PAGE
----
The state attorneys general who negotiated Master Settlement Agreement with the tobacco industry took care of themselves, the leading cigarette manufacturers and the private attorneys who contributed so generously to their campaigns with the $200 billion pact. But they left a rather large loophole that Democratic leaders in Congress want to close: E-cigarettes.
Representatives Henry Waxman of California and Peter Welch of Vermont, along with Sen. Tom Harkin of Iowa, have sent letters to the AGs in their respective states asking them to fold e-cigarettes into the MSA as a way of keeping the electronic devices out of the hands of children. The letter focuses on the restrictions on advertising and marketing that the big tobacco companies agreed to under the settlement.
“Inclusion of these products in the definition of cigarette is consistent with the MSA’s overarching goal of protecting America’s youth from the harms of tobacco use,” the legislators say.
Not mentioned are the other overarching goals of the settlement: Money, and protecting the cartel enjoyed by Philip Morris and other large cigarette manufacturers.
E-cigarettes present a problem for states that have grown addicted to the additional cash thrown off by the MSA, on top of their already steep taxes on cigarettes. The payments under the MSA are for all intents and purposes an excise tax, except they were negotiated with the leading companies, supposedly as retribution for their fraudulent marketing practices and the costs smoking imposed on the states.The problem with that approach — and one good reason why taxation should be left to elected representatives — was that new cigarette companies could enter the business unburdened by the MSA payments and steal market share from the incumbents.
To fix that, the AGs “negotiated” similar terms on behalf of all future entrants into the cigarette business. But either by design or incompetence, they left a major loophole: The agreement covers “any product that contains nicotine, is intended to be burned or heated,” but also contains “tobacco, in any form, that is functional in the product.” E-cigs heat nicotine, but don’t contain tobacco. In fact one e-cig, Greensmart, has avoided the largely similar language in Minnesota’s excise tax on e-cigs because it derives its nicotine from eggplants.
The Waxman letter hasn’t gotten much press and perhaps their plea will go unanswered. (One journal that did pick up on it is Grant’s Interest Rate Observer, which noted it could be bullish for state bonds backed by MSA tobacco revenue.)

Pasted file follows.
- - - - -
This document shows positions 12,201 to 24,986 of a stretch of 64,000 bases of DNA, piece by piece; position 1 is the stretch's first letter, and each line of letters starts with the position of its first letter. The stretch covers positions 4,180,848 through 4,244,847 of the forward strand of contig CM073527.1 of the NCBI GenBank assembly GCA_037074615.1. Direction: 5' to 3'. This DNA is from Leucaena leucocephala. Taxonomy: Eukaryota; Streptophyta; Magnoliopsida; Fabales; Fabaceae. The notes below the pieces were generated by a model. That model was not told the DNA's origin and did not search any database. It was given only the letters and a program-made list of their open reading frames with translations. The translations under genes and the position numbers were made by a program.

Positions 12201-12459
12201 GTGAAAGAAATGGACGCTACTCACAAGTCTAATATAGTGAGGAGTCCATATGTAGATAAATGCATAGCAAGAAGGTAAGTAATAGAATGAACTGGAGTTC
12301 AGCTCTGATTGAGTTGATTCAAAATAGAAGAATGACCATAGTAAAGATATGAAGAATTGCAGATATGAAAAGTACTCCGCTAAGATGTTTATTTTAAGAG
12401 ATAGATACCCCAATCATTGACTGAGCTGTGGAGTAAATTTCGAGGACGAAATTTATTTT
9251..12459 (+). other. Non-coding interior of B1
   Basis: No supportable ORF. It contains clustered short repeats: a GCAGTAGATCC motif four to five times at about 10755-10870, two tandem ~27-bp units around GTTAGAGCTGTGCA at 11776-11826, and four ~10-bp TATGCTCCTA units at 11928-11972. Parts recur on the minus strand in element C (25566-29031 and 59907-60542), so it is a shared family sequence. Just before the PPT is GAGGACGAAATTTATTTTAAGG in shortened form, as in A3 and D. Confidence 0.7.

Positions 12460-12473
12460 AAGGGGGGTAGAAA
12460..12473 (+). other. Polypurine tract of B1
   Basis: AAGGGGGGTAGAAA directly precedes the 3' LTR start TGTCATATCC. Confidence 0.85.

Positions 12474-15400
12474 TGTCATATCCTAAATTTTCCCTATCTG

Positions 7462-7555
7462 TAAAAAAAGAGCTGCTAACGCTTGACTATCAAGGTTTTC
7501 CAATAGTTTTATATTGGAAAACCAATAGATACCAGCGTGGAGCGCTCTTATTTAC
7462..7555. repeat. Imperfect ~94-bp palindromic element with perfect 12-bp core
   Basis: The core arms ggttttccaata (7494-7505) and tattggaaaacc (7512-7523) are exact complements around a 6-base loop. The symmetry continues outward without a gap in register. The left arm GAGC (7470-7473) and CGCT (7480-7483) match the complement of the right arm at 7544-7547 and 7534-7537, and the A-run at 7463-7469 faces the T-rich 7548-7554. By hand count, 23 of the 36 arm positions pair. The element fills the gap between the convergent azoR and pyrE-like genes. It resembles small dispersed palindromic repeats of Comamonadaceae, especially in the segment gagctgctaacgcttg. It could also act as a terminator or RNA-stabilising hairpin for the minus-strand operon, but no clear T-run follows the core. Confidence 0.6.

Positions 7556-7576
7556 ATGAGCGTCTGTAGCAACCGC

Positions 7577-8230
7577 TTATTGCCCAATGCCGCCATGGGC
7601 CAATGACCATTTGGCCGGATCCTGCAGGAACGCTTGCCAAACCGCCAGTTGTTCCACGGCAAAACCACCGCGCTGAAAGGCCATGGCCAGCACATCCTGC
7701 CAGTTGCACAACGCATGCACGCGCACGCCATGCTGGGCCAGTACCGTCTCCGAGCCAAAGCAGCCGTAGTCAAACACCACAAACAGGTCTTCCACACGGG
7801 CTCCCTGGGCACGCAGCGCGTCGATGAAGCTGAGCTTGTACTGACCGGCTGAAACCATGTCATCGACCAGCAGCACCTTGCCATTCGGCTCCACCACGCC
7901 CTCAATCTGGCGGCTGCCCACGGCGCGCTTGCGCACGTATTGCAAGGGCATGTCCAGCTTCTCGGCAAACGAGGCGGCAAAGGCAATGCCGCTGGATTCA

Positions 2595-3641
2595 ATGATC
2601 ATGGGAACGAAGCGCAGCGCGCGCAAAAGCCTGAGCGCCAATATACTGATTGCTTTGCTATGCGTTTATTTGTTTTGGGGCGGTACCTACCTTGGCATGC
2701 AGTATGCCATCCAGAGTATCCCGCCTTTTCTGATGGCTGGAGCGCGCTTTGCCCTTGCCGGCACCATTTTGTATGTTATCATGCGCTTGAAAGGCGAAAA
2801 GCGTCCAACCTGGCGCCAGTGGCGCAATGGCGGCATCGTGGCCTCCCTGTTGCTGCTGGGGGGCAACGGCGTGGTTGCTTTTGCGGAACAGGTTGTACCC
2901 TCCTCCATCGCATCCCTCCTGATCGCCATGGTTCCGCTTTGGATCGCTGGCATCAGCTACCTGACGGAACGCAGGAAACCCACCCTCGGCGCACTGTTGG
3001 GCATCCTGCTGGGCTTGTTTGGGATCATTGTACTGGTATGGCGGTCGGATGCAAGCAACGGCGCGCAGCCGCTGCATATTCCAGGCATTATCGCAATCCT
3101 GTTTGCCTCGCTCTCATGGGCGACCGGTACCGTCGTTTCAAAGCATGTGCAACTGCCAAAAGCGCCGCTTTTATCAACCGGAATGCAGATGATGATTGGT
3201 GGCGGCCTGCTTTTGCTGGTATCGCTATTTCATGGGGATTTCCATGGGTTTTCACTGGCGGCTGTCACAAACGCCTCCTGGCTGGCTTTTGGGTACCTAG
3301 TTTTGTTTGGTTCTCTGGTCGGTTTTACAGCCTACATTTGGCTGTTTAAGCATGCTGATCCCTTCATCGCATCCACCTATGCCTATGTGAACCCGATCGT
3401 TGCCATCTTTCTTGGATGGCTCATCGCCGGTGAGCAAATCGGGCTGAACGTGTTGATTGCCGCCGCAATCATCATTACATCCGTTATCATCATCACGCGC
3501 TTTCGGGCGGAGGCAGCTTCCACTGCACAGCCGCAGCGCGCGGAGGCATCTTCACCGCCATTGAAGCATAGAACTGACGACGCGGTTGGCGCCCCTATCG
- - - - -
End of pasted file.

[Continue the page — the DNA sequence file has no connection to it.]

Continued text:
It hasn’t caught the attention of many of the e-cig manufacturers meeting this week at a wholesale conference in Las Vegas, either. But I spoke with one Big Tobacco veteran who is a little worried.
“The industry doesn’t understand it enough to be upset about it, but I’m concerned,” said Miguel Martin, a former Altria executive who now runs e-cig maker LOGIC Technology. “I think people are looking for revenue.”
While the AGs wrote in marketing and advertising restrictions and some of them attempted to steer the money to pet causes, most of the money ended up in state coffers. And the states did what states normally do, selling $34 billion worth of bonds backed by the new streams of revenue so they could spend it up front. As Grant’s notes, cigarette shipments fell 4.6% in 2013, continuing a long-term slide and casting doubt upon the cigarette companies’ willingness or ability to continue increasing their payments by 3% a year, as spelled out in the MSA (“Never mind TIPS: Here are truly inflation-protected securities,” Grants says.)
Folding e-cigs into the deal might relieve some of that pressure, although it might also stretch the law past the breaking point. The original settlement was based upon the idea that states were losing money because of smoking-related illness — on balance, after throwing in tax revenue, a dubious proposition — and that the existing companies had committed fraud.
The e-cig companies couldn’t have participated in that fraud because they didn’t exist. The current version, which vaporizes nicotine using tiny lithium batteries, was patented by a Chinese pharmacist in 2003. There is also no evidence e-cigs cause lung cancer or other diseases associated with the tar in burning tobacco.
“This is a product that didn’t even exist at the time of the MSA,” said W. Kip Viscusi, a professor at Vanderbilt Law School and author of Smoke-Filled Rooms: A Post-Mortem on the Tobacco Deal. To the extent that the MSA was designed to compensate for the harm done by cigarettes, e-cigs certainly were not responsible for that.”
Another big question is whether private attorneys, most of them big Democratic Party contributors, who are still earning hundreds of millions of dollars in fees from the MSA would get a bump in revenue if the new products were added to the deal. The terms of their fee agreement were kept secret, as a deal between them and the tobacco industry. It would be interesting to know if they exempted themselves from e-cigs.
Martin of LOGIC Technology said the industry is hoping it can avoid piecemeal state-level regulation and taxation. The leading manufacturers are hoping the Food and Drug Administration soon announces regulations that apply to all companies. Minnesota was the first state to tax e-cigs, meanwhile, but since they are widely available on the Internet and there are no legal restrictions on interstate shipments, that law “is a joke,” he said.
“If you’re going to go state by state all you’re going to do is create a massive gray market or punish retailers, who are the best people to age-verify,” he said.
Source: Forbes Business